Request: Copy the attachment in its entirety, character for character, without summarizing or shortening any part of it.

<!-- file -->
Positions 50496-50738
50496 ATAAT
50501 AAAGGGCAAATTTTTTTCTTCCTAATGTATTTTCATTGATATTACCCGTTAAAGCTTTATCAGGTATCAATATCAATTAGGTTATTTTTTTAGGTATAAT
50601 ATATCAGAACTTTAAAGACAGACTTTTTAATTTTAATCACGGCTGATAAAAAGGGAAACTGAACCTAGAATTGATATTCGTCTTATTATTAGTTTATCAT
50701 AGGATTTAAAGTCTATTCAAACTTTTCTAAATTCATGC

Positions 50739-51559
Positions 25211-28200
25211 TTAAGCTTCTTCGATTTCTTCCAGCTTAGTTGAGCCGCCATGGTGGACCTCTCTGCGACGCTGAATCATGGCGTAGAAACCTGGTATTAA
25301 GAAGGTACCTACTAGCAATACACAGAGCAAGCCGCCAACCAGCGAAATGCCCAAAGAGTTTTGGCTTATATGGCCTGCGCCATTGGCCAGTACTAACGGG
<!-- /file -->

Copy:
Positions 50496-50738
50496 ATAAT
50501 AAAGGGCAAATTTTTTTCTTCCTAATGTATTTTCATTGATATTACCCGTTAAAGCTTTATCAGGTATCAATATCAATTAGGTTATTTTTTTAGGTATAAT
50601 ATATCAGAACTTTAAAGACAGACTTTTTAATTTTAATCACGGCTGATAAAAAGGGAAACTGAACCTAGAATTGATATTCGTCTTATTATTAGTTTATCAT
50701 AGGATTTAAAGTCTATTCAAACTTTTCTAAATTCATGC

Positions 50739-51559
Positions 25211-28200
25211 TTAAGCTTCTTCGATTTCTTCCAGCTTAGTTGAGCCGCCATGGTGGACCTCTCTGCGACGCTGAATCATGGCGTAGAAACCTGGTATTAA
25301 GAAGGTACCTACTAGCAATACACAGAGCAAGCCGCCAACCAGCGAAATGCCCAAAGAGTTTTGGCTTATATGGCCTGCGCCATTGGCCAGTACTAACGGG